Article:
Why might this be a desirable strategy?
You may want to include the restricted property in income at a low value, locking in future capital gain treatment. Under what’s known as an 83(b) election, you can choose to include the value of the property in your income earlier, even though there are restrictions. To elect current taxation, you must file a written 83(b) election with the IRS within 30 days of receiving the property.
You must report on the election the value of what you received as compensation (which might be small or even zero). Then, you must attach another copy of the 83(b) election to your tax return for that year.
Example: Sallie is offered stock by her employer at $5 per share when the shares are worth $5. However, she must remain with the company for two years to be able to sell them. Sallie buys the shares, paying $5 per share. Sallie has already paid fair market value for the shares, so there’s no compensatory element here. That means filing a Section 83(b) election could report zero income.
Yet by filing it, Sallie converts what would otherwise be ordinary income into capital gain. When she eventually sells the shares, she will have insured her gain is long-term capital gain as long as she holds the shares for more than a year. In contrast, if Sallie fails to file a Section 83(b) election, the stock will be viewed as issued in connection with the performance of services, thus retaining an ordinary income taint.
Wait, Sallie might say, I paid fair market value for this stock! How could it be compensation? The case law (which the IRS likes) says that even if you pay fair market value, if you would not have been offered the stock but for your employment, it is compensatory. There is no harm when you receive the stock, since the fair market value and the price you pay are the same.
But years later, if Sallie sells, there could be a big spread. If she failed to file an 83(b) election when she bought the stock (which can report zero income!), the IRS can say all of Sallie’s gain is ordinary not capital. For proof, see L.J. Alves, CA-9, 734 F2d 478 (1984).
Timing the Tax
Note that there is another effect of the Section 83(b) election. The most obvious impact of the election is in locking in future capital gain treatment. But the election also has the effect of altering the time at which future tax events will occur.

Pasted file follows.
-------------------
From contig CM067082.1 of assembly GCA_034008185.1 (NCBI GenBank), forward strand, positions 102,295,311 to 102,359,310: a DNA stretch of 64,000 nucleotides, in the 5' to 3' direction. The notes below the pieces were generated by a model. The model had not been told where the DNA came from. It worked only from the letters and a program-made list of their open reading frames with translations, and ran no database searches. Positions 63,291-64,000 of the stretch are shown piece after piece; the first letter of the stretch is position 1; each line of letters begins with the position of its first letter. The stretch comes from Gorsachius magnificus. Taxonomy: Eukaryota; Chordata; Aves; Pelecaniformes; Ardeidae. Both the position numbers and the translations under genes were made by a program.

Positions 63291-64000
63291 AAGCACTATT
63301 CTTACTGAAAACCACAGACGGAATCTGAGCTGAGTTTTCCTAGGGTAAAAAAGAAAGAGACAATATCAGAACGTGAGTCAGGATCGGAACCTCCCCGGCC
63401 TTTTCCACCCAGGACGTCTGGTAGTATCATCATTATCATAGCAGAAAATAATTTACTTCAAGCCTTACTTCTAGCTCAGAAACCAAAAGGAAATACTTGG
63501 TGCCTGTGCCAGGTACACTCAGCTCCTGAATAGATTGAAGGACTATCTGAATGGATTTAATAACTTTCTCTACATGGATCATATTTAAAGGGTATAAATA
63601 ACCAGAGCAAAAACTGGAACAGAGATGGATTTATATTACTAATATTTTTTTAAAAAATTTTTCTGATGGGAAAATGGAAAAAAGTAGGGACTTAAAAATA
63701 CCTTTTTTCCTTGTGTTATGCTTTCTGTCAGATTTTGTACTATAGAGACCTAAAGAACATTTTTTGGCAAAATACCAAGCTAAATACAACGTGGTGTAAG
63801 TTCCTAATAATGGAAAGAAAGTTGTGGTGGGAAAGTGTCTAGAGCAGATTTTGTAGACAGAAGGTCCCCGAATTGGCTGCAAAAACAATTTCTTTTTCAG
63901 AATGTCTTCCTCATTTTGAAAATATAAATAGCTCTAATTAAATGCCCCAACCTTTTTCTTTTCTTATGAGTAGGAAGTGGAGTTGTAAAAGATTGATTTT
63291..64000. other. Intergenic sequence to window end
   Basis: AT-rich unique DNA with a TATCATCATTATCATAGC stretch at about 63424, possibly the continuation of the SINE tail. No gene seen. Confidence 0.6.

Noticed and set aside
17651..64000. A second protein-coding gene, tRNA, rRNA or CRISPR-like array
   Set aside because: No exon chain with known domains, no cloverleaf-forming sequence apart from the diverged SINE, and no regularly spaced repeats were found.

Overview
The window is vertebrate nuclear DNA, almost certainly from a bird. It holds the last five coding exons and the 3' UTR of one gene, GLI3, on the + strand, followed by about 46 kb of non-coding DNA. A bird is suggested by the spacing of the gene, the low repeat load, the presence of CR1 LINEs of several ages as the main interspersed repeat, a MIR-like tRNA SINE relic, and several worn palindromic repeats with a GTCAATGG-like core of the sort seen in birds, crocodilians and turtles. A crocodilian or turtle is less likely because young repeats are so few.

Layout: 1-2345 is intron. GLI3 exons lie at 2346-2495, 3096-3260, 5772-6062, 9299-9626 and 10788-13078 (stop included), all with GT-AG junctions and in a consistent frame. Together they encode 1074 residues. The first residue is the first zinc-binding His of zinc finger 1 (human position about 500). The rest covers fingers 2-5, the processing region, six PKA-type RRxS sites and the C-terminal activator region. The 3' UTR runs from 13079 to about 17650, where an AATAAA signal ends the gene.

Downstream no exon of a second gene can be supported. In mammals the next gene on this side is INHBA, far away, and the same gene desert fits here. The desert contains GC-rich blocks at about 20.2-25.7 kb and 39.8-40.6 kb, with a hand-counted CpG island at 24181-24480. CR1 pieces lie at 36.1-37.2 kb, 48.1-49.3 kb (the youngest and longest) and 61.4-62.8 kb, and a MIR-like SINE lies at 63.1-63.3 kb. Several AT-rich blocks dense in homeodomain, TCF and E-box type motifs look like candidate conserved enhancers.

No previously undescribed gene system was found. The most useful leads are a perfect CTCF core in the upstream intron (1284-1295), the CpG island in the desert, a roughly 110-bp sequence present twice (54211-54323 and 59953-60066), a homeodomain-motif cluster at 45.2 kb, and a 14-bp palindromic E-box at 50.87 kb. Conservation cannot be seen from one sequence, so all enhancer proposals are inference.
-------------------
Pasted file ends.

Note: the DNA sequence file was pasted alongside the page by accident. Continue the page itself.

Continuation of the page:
Example: Niles is offered stock in his employer at $2 per share. However, he must resell the shares back to the company if he leaves its employ within the next 7 years. There is no market for the stock, but $2 represents the price the company believes the shares are worth. Niles buys his stock for $2, and makes a Section 83(b) election reporting zero income. He holds the shares, and 7 years later, the shares are worth $60 per share. Then, 3 years after that (so 10 years after he bought his stock), he leaves the company and sells his shares for $75 per share. Niles has a $73 gain on each share, all taxed as long-term capital gain.
What happens if Niles does not make a section 83(b) election when he buys the stock? Here, Niles buys his stock for $2 as before, but files no election. As a result, when the resale restrictions on his shares lapse at the end of year 7, Niles has compensation income measured by the difference between the price he paid ($2 per share) and the then fair market value of the stock when the restrictions lapse, $60 per share. That means Niles has $58 of wage income at the end of year 7, even though he hasn’t sold his shares, and even though he may not have sufficient cash on hand to pay that tax. When Niles sells the shares three years after that, he has a long-term capital gain of $15 per share.
As if the restricted property rules and stock options rules were each not complicated enough, sometimes you must consider both sets of rules. For example, you may be awarded stock options (either ISOs or NSOs) that are restricted, where your rights to them “vest” over time if you stay with the company. The IRS generally waits to see what happens in such a case.